The LPS Amendment Regulations 2015 prevails to the extent of any inconsistency with the local planning scheme provisions.
State Planning Policy 3.7: Planning in Bushfire Prone Areas
Although not technically legislation, State Planning Policy 3.7 - Planning in Bushfire Prone Areas (SPP 3.7) was created under the powers of P&D Act and therefore deserves acknowledgement.
This document directs how land use planning decisions (particularly for Local Governments) within Western Australia should be guided where there is a need to address bushfire risk management. It applies to all land which has been designated as bushfire prone by the Fire and Emergency Services (FES) Commissioner as highlighted on the Map of Bush Fire Prone Areas.
SPP 3.7 outlines the circumstances in which a Bushfire Attack Level (BAL) assessment is required. This includes a single house or ancillary dwelling
on a lot 1,100m² or greater in size and for all other habitable buildings which they are located in the a designated ‘bush fire prone area’.
The accompanying ‘Guidelines for Planning in Bushfire Prone Areas’ also provide supporting information to assist with interpreting the objectives and policy measures outlined in SPP 3.7.
Building Act 2011
The Building Act 2011 adopts the National Construction Code incorporating the Building Code of Australia (BCA) Volumes 1 & 2 as the primary applicable building standard for new building work. Generally, the BCA provides (Australia wide) bush fire construction requirements for Class 1-3 and Class 10a residential buildings.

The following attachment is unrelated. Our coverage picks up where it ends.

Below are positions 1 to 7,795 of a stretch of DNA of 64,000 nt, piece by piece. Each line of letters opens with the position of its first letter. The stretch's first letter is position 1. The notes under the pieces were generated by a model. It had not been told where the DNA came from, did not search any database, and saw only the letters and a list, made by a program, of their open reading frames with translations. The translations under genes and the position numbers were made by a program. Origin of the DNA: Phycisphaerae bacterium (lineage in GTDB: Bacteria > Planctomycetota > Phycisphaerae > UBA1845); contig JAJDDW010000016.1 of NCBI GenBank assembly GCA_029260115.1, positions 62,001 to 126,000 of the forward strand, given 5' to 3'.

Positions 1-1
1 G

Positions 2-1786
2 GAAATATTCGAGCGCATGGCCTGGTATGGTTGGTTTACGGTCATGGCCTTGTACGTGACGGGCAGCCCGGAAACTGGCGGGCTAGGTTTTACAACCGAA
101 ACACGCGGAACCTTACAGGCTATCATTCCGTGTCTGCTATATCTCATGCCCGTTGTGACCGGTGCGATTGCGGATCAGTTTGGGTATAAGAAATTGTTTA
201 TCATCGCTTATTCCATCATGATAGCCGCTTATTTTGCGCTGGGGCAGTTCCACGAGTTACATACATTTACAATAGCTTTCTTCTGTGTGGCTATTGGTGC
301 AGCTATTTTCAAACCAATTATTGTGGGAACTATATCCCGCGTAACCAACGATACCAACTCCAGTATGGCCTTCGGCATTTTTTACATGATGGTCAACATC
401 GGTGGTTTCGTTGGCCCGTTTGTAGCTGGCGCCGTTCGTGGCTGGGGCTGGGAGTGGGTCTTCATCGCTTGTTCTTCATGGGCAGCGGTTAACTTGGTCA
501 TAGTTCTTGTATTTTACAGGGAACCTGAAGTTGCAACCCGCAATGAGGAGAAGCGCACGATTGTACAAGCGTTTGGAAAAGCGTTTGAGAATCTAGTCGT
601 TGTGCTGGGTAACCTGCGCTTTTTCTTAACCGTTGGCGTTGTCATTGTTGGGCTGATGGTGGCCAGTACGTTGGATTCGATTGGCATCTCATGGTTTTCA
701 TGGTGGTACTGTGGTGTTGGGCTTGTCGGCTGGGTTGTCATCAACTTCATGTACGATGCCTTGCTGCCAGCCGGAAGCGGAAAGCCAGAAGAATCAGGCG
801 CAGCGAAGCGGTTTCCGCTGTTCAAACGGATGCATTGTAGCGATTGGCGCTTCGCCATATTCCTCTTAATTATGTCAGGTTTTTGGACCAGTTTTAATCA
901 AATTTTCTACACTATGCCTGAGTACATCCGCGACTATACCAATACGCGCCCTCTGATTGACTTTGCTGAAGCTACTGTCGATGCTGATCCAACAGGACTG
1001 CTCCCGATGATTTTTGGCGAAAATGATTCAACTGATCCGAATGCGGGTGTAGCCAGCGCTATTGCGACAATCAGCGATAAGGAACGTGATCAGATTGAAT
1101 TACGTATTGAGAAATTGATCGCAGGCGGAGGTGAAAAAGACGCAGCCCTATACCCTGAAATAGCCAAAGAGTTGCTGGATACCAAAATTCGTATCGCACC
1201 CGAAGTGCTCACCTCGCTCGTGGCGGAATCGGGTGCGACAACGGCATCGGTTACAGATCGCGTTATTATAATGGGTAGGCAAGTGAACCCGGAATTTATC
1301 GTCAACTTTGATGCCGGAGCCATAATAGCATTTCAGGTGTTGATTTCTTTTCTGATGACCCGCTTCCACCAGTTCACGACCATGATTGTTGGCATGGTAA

The BCA defines a bush fire prone area to mean land which has been designated under a power of legislation as being subject, or likely to be subject, to bush fires.
The BCA’s deemed-to-satisfy provisions reference Australian Standard AS 3959 – Construction in bushfire prone areas as one way of demonstrating compliance with the BCA bush fire construction performance requirements.
Building Regulations 2012
The Building Regulations 2012 outlines the effect of the designation of bush fire prone areas and the role building surveyors play in certifying building compliance located within those bushfire prone areas. The Building Regulations 2012, (much like the LPS Regulations for Planning) are given their power through the Building Act 2011.
The Building Regulations 2012 define a ‘bush fire prone area’ as being:
‘means an area of the State designated by an order made under the Fire and Emergency Services Act 1998 section 18P as a bush fire prone area;’
The Fire and Emergency Services Act 1998 Section 18PP goes on to state that:
18P. FES Commissioner may designate bush fire prone areas
(1) The FES Commissioner may, by order published in the Gazette, designate an area of the State as a bush fire prone area if satisfied that the area is subject, or likely to be
subject, to bush fires.
(2) The FES Commissioner may, by order published in the Gazette, amend or revoke an order published under subsection (1).
Accordingly, bush fire prone areas are now designated by the FES Commissioner and identified on the Map of Bush Fire Prone Areas.